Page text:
DENVER, DEC. 27 -- San Francisco in the NFC and Denver in the AFC today earned home-field advantage throughout the NFL conference playoffs, winning convincingly on the last weekend of the regular season.
A 48-0 rout of the Los Angeles Rams tonight enabled the 49ers (13-2) to finish with the best record in the NFL, and play conference playoff games at home. And Denver's 24-0 victory over San Diego will keep the Broncos (10-4-1) in Mile High Stadium, where today's blizzard didn't faze the home team.
With only one game left in the regular season, playoff teams were finally determined today. Denver (AFC West), Cleveland (AFC Central) and Indianapolis (AFC East) won their divisions; Houston and Seattle earned wild-card bids.
Only one spot remained vacant in the NFC this morning, and Minnesota backed into it when St. Louis lost to Dallas.
Sunday, Seattle (9-6) will play at Houston in the AFC wild-card game, and Minnesota (8-7) will visit New Orleans (12-3) in the NFC. Game times will be announced Monday. The Washington Redskins (NFC East champions), Chicago Bears (NFC Central) and 49ers (NFC West) and the AFC division winners play again on Jan. 9 or 10.
The Redskins (11-4) won't play their playoff opener at home. If New Orleans wins the wild-card game, the Redskins will play at San Francisco. If the Vikings win, the Redskins will play the 11-4 Bears at Chicago's Soldier Field.
The Bears get to play at home because they had a better record in conference games than the Redskins. The Redskins can only play at home if they meet a wild-card team in the NFC championship game on Jan. 17.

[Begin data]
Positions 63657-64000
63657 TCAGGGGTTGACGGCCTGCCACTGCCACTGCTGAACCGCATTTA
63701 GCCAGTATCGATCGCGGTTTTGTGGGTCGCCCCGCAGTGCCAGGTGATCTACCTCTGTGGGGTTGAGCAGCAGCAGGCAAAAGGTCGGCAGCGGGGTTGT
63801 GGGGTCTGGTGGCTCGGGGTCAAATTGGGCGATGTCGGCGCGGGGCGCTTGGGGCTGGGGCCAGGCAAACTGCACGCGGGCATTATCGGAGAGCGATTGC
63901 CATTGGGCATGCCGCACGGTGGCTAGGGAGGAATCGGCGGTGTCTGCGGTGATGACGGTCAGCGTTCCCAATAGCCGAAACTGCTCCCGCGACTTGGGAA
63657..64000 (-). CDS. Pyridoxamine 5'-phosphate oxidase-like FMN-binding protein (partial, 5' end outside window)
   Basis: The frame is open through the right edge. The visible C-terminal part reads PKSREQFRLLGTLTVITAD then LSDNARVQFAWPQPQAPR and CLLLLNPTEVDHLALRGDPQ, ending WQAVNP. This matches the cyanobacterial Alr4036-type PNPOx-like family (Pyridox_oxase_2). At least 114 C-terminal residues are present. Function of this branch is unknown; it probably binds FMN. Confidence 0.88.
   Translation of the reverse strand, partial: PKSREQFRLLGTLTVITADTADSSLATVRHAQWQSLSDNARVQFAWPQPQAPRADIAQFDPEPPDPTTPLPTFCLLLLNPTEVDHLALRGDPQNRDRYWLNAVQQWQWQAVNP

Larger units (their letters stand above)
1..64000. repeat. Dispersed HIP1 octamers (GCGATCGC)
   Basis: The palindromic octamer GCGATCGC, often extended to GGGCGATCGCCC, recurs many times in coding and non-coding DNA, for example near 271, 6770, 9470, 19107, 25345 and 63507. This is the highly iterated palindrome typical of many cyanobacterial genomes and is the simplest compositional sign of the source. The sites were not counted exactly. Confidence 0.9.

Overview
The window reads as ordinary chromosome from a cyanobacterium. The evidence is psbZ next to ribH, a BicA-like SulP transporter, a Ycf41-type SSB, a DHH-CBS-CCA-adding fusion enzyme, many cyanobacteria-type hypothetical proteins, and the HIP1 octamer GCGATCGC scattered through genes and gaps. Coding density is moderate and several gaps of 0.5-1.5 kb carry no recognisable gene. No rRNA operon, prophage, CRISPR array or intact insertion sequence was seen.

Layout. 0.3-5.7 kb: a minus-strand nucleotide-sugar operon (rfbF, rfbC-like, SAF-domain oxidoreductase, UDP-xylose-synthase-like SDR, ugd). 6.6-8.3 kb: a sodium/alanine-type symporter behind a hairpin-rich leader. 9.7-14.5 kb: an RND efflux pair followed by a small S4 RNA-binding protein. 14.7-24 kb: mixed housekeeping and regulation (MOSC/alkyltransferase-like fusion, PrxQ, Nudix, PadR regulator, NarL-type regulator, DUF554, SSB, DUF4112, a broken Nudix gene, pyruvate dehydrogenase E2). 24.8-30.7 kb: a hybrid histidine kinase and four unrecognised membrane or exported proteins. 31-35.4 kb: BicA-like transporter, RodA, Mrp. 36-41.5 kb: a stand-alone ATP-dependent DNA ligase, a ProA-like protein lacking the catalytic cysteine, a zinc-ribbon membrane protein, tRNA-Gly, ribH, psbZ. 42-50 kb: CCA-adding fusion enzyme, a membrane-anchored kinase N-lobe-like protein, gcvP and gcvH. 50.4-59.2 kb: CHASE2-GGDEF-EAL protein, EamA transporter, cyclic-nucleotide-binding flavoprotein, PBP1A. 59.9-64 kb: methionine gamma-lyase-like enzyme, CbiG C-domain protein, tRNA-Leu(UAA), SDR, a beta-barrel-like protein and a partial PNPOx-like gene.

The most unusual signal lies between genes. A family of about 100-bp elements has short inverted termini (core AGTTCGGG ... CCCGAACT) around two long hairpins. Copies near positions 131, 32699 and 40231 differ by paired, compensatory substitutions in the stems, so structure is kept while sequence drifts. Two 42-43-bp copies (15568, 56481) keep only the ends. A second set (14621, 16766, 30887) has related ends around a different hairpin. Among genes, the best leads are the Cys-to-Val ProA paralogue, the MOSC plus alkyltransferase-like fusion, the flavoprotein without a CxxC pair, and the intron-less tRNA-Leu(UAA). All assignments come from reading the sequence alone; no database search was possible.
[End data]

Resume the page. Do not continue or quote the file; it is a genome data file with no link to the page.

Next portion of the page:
Houston will be in its first playoff in seven years. And the Indianapolis Colts (9-6) will take a spot for the first time since the Baltimore Colts in 1977. The Colts were 3-13 last season. It will be the first playoff appearance in the franchise's 21 years for the New Orleans Saints, who have the NFL's longest winning streak, nine games.
Minnesota, despite Saturday's loss to the Redskins, finished a game ahead of St. Louis (7-8). The Oilers (9-6) won the home field for one week because they had a better conference record than Seattle, which lost to AFC West opponent Kansas City this afternoon.
Houston's victory over Cincinnati and Seattle's loss eliminated San Diego (8-7), Miami (8-6) and New England (7-7). It will be the first time in four years that the Monday night finale (Miami-New England) will be meaningless.
Seattle owes thanks to Pittsburgh for losing to Cleveland (10-5, AFC East champion) on Saturday, which sent the Seahawks into the playoffs even before they took the field in Kansas City. Indianapolis could have lost and still been alive for a wild-card spot. But the Colts did away with any suspense by beating Tampa Bay as Eric Dickerson ran for 196 yards to help win the club's first AFC East title since it moved to Indianapolis in 1984.
Fewer than 10,000 were on hand in Mile High Stadium to watch the Broncos beat San Diego to finish with the best record in the AFC. The Broncos had the AFC West title by kickoff because of Seattle's loss to Kansas City.